"I was reluctant to bring it to public attention because I was concerned about judgment from other parents but this is a far bigger issue than quality of parenting," she said.
"This is about our young, vulnerable, impressionable kids being exposed to unassuming but extremely dangerous devices which, despite it apparently being illegal for young people, are blatantly being targeted towards and sold to minors without conscience."
She said she had no idea about the extent of her daughter's vaping until they arrived at the hospital.
"What started as a bunch of teenagers obtaining and sharing these devices about 12 months ago evolved into a full-blown addiction where she was using the device at least every 15 minutes," she said.
"She was requiring more than one Ventolin device per week and her lungs are very compromised.
"I thought I was a present, vigilant mother who had tried to educate her about the dangers of smoking and vaping. I was shocked and devastated that my beautiful young daughter has to contend with an addiction that should never have been so easy to develop.
"I feel like young people who are easily influenced by trends and peers are being exploited by companies who are largely unknown."
IN OTHER NEWS:
"The fact of the matter is that nicotine is very addictive," Mr Dillon said, referring to a NSW Health study that found that a majority of vaping products labelled "non-nicotine" actually did contain nicotine.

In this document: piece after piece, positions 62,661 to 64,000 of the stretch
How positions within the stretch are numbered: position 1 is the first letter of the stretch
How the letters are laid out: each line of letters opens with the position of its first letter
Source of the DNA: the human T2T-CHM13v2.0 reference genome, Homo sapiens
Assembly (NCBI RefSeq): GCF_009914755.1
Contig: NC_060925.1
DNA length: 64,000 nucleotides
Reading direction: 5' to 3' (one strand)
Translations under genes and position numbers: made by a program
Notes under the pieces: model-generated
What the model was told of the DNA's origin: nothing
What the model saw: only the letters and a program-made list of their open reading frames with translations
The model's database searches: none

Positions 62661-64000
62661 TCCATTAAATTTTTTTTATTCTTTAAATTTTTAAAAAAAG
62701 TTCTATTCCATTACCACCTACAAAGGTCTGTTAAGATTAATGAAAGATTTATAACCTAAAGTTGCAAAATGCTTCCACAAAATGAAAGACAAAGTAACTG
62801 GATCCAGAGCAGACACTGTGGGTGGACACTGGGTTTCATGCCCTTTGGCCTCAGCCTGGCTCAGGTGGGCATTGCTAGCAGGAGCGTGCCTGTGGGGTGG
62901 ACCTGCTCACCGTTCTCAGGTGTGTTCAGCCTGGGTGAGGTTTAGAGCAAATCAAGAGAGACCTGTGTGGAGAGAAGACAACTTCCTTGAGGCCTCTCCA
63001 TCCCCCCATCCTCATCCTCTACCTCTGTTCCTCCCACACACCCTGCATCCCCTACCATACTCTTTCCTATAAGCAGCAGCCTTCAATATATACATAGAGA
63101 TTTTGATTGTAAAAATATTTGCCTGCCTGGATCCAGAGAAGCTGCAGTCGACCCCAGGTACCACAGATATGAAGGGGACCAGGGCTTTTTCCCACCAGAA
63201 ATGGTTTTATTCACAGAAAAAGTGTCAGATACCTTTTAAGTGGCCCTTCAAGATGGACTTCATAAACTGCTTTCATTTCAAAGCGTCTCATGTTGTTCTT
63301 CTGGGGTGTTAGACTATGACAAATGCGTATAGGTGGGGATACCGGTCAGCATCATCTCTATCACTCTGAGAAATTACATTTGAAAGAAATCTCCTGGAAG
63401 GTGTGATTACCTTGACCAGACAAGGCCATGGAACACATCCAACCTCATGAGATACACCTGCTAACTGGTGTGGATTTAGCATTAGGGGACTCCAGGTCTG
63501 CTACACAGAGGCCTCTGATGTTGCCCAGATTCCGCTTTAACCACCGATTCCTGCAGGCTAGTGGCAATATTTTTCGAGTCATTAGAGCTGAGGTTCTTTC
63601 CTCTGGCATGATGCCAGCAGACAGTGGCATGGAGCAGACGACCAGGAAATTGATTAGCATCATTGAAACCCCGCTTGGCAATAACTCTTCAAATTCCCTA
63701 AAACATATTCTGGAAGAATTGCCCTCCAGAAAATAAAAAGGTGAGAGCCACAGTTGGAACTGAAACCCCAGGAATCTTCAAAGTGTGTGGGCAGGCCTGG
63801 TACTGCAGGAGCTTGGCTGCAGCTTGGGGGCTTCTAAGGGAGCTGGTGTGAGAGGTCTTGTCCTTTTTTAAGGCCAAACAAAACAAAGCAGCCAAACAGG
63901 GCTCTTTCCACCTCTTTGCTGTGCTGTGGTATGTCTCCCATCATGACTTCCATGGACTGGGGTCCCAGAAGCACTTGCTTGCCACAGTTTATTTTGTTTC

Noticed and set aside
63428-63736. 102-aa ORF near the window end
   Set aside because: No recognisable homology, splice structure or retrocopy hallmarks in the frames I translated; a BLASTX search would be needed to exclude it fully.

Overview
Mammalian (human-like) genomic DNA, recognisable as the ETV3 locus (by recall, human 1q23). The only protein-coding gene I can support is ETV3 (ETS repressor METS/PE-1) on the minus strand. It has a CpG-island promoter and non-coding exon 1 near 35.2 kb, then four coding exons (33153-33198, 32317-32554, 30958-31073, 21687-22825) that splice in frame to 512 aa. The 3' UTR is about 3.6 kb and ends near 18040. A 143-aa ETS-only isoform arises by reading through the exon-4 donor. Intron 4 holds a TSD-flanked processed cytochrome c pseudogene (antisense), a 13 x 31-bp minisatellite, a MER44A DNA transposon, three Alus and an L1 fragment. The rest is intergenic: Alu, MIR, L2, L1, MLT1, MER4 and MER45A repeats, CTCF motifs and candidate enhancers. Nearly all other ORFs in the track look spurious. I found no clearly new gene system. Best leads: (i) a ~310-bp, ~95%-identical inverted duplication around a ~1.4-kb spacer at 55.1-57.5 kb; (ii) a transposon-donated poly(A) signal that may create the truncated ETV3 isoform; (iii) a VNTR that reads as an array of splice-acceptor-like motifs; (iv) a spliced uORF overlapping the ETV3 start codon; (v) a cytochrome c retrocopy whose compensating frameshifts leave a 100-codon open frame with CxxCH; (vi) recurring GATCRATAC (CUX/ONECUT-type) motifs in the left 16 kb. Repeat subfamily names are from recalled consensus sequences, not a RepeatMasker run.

A federal government spokesperson had told Ms Watson-Kyme in a letter in 2021: "Your daughter's story is sadly consistent with the recently emerging evidence across Australia - between 2016 and 2019 the number of e-cigarette users aged 15-24 increased by approximately 72,000 (95.7% increase) for a total of approximately 147,000 ... There is evidence that nicotine e-cigarette use acts as a 'gateway' to smoking in youth and exposure to nicotine in adolescents may have long-term consequences for brain development."
Mr Dillon said that one of the biggest issues with e-cigarettes was not knowing what was in them, or what damage they were likely to cause years down the track. A lack of new data on usage - and especially reasons for usage - was complicating treatment of the problem - with the last large-scale survey conducted in 2017 and future surveys delayed because of COVID-19.
While they don't produce the tar associated with traditional cigarettes, hazardous substances have been found in e-cigarette liquids and in the aerosol produced by e-cigarettes. These include the carcinogens formaldehyde, acetaldehyde and acrolein.